Robert Venables and his brother George from Whitchurch went to work at the Quarry Bank mill in Shropshire in 1790, soon after it had been started by Samuel Greg.  This Venables family was to have a long association with this mill. 

George Venables was its mill mechanic in the second half of the 19th century.  He lived in the Apprentice House in Styal until his death in 1901 when he caught pneumonia in the parade which commemorated Queen Victoria’s death.  Thomas Venables was working at the mill at the onset of the First World War.



Abraham Venables of New Kent County, Virginia


Abraham Venables was the forebear of a large number of the Venables in America.  Family tradition has him coming from the Kinderton line in Cheshire.  There is no proof of this.  Some sources having him coming from Devon.  But there are no records of Venables in Devon at that time.  He may have simply departed for America via say Plymouth in Devon. 

“He was a surgeon in the first regiment of troops sent out from England under the command of Sir John Harvie in 1685.  He was so pleased with the American colony that he resigned his commission and, receiving from the King a grant of land at Manakin town on the James river, he settled there." 

Abraham married twice in America.  He had one or possibly two sons by his first wife Sara and one son, Abraham born in 1701, by his second wife Elizabeth.   From this Abraham came one of the “first families of Virginia” of colonial times.


The Rev. William Venable and His Descendants

The Rev. William Venable arrived from Liverpool, England in 1807, aged 20, with the itinerant preacher Lorenzo Dow.  He settled on Baker's Creek in Mississippi where Dow helped him establish a church.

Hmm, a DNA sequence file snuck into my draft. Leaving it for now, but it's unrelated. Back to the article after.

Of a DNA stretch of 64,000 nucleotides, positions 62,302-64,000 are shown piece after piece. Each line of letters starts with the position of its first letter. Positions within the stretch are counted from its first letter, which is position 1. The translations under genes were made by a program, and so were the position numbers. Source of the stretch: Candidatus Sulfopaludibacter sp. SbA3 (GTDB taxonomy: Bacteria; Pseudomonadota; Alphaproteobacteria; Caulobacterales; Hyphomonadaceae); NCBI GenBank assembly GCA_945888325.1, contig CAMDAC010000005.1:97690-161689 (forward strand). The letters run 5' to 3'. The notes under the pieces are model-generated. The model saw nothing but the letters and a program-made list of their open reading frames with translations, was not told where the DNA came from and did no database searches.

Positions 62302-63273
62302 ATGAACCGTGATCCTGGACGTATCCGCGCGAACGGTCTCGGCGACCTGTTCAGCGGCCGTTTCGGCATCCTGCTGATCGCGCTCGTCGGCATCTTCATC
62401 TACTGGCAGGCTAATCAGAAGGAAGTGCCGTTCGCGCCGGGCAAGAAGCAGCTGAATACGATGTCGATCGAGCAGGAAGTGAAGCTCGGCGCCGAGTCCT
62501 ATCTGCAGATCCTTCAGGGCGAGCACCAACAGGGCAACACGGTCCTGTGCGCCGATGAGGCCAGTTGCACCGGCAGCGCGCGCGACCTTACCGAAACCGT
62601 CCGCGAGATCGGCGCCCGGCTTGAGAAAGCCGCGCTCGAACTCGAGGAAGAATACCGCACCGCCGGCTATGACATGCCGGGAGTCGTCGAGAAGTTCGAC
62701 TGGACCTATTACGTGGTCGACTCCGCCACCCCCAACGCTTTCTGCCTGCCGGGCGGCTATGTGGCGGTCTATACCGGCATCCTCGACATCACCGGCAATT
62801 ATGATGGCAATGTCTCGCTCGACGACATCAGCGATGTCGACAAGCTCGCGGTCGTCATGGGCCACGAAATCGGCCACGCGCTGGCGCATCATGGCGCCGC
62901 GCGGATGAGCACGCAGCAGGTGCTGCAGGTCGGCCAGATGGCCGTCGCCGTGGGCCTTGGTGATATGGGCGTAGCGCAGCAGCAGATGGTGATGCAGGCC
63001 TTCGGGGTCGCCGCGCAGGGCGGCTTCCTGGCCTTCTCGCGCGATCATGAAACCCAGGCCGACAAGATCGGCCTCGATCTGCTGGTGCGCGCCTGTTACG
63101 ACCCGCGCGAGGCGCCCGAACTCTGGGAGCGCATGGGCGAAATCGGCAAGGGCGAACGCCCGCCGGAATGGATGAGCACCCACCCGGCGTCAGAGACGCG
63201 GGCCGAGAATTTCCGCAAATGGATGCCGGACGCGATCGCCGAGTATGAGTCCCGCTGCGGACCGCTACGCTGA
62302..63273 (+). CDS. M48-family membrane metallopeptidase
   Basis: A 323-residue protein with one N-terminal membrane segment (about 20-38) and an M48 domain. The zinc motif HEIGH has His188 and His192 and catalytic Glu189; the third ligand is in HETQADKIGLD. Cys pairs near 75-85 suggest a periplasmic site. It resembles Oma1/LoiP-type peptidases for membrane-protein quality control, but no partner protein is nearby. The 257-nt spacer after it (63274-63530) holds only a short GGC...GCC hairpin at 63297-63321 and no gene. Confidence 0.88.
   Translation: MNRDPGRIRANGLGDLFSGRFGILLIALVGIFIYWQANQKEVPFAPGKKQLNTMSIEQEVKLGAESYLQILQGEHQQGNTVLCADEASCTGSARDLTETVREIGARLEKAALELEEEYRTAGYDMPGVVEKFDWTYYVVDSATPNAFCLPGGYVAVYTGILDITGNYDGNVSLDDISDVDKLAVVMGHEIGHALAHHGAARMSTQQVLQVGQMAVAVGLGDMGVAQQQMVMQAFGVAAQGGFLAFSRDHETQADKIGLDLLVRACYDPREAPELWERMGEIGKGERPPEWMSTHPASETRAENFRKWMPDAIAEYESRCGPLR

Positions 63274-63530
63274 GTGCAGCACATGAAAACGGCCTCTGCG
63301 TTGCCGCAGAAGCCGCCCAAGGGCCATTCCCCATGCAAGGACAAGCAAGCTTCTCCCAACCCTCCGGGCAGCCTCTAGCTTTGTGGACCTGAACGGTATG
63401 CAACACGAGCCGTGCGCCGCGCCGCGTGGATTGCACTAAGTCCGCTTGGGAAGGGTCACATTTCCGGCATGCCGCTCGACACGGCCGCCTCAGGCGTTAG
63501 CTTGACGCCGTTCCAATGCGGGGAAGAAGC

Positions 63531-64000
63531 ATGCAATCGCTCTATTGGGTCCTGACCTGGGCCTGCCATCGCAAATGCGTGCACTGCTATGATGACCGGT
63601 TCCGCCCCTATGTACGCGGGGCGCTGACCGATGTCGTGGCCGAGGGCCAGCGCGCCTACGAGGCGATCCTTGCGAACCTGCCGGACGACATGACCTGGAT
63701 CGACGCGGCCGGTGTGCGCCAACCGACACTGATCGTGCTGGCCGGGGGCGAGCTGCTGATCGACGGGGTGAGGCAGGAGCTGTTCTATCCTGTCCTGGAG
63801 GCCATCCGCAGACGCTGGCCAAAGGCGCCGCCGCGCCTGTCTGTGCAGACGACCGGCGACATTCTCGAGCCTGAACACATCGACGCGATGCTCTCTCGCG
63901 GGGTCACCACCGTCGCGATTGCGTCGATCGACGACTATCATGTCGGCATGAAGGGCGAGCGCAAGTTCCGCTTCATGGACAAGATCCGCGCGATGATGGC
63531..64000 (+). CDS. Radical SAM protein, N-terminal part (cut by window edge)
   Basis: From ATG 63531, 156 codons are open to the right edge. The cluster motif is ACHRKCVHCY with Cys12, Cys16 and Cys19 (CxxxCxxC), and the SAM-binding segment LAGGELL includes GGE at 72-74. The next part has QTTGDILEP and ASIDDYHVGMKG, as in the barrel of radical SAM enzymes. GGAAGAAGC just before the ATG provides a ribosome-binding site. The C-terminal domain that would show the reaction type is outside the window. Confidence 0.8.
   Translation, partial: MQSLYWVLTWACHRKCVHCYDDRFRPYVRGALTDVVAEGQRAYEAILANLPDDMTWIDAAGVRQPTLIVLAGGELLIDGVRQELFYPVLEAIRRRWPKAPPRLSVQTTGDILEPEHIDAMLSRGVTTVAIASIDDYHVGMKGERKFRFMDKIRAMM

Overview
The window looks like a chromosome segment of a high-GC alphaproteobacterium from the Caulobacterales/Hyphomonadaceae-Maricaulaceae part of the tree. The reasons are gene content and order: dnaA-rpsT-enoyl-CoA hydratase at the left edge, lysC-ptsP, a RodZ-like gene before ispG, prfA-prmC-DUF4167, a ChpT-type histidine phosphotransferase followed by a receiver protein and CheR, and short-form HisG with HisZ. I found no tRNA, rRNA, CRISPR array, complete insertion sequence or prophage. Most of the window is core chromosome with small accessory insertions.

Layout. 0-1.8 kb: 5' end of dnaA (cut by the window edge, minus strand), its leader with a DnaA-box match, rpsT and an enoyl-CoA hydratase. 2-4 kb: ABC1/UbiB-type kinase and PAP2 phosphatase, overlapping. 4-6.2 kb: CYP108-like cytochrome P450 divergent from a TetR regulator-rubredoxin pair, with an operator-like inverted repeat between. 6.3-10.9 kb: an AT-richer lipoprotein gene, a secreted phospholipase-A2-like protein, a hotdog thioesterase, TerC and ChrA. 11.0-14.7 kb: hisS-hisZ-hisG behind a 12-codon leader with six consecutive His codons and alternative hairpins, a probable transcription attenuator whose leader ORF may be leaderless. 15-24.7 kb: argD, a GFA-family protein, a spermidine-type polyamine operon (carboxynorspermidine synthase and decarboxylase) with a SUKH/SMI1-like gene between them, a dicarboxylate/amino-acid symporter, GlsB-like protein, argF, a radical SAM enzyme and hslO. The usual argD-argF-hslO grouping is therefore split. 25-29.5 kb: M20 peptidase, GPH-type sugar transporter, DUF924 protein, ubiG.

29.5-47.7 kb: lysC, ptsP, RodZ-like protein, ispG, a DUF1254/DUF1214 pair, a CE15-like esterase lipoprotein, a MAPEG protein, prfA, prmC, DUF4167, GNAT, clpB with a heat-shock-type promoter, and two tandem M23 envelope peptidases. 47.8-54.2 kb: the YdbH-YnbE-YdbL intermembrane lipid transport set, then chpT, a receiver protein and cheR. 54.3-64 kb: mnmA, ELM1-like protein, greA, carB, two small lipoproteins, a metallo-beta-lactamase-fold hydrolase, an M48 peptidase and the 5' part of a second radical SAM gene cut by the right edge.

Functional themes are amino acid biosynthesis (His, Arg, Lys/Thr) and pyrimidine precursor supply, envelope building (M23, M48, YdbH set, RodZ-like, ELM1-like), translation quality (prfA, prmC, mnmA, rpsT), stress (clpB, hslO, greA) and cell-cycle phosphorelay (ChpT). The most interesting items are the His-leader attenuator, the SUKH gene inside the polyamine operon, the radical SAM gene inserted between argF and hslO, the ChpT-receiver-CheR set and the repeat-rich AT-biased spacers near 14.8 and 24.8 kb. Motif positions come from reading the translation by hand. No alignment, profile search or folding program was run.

He later moved to Liverpool, St. Helena parish in Louisiana.  He married Sarah Watson and they raised four children there – William, John, Louis and Mary.  The Rev. William died in 1868 and was buried with his wife in the Venable family cemetery in St. Helena. 

His descendants remained generally in St. Helena parish where they attended the Days United Methodist church. 

A Bible with Venable family records was discovered in a house built in 1891 in St. Helena parish.  The Bible had belonged to Clarence Venable who had moved into the house with his parents when it was new and he was a baby.  He died there in 1972.  The house was and still is surrounded by cedar trees.  Some details on the Venable family can be gleaned from J.P. Morris’s 1966 book Thru the Years.



The Venables of Cincinnati, Ohio

From New Jersey Quaker stock came Friend William Venable, a surveyor, teacher and farmer, and a Quaker and abolitionist as well.  He and his wife Hannah moved to Venable Station near Springboro, Ohio where their four children - including their son William H. Venable - grew up. 

William settled in Cincinnati and taught at the Chickering Institute there for more than a quarter of a century and in 1881 becoming its principal and proprietor.  Over his lifetime he
authored 22 textbooks of poetry, fiction, philosophy, essays, as well as annotations of English literature.  He also wrote A School History of the United States which became a standard textbook in Ohio. 

His son Emerson also taught English in Cincinnati.  His granddaughter Evelyn Venable went on to become a noted Hollywood actress in the 1930's.